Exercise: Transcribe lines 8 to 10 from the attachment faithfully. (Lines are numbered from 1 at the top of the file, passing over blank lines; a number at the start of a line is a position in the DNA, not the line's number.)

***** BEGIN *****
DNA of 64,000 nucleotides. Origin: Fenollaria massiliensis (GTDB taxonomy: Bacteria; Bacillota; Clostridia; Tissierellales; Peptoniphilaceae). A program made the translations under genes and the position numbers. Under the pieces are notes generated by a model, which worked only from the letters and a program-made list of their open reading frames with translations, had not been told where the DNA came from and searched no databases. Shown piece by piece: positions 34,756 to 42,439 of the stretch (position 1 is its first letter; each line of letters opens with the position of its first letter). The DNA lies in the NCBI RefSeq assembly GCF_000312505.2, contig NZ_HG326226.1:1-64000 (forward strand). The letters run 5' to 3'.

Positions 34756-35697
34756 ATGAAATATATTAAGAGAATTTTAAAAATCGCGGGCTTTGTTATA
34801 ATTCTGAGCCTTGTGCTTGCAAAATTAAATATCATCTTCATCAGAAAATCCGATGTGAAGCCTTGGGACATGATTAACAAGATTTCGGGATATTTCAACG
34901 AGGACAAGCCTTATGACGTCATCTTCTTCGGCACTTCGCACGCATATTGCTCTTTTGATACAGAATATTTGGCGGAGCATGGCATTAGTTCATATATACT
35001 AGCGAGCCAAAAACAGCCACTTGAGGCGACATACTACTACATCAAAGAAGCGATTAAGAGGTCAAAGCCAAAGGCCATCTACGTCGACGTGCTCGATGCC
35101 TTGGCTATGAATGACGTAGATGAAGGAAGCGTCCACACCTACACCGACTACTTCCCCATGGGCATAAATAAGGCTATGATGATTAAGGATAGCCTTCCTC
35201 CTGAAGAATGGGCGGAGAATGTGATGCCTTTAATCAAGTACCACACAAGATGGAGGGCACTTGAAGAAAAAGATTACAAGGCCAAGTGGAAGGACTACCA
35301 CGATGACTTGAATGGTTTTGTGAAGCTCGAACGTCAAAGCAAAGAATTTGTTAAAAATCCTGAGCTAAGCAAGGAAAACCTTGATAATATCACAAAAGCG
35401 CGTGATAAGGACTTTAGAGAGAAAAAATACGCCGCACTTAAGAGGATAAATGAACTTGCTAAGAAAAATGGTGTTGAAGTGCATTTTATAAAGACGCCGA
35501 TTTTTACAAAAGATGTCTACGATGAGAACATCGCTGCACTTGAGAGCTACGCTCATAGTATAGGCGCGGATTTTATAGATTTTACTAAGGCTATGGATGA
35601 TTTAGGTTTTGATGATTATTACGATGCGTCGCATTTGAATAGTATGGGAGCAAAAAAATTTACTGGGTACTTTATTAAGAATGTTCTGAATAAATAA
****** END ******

35201 CTGAAGAATGGGCGGAGAATGTGATGCCTTTAATCAAGTACCACACAAGATGGAGGGCACTTGAAGAAAAAGATTACAAGGCCAAGTGGAAGGACTACCA
35301 CGATGACTTGAATGGTTTTGTGAAGCTCGAACGTCAAAGCAAAGAATTTGTTAAAAATCCTGAGCTAAGCAAGGAAAACCTTGATAATATCACAAAAGCG
35401 CGTGATAAGGACTTTAGAGAGAAAAAATACGCCGCACTTAAGAGGATAAATGAACTTGCTAAGAAAAATGGTGTTGAAGTGCATTTTATAAAGACGCCGA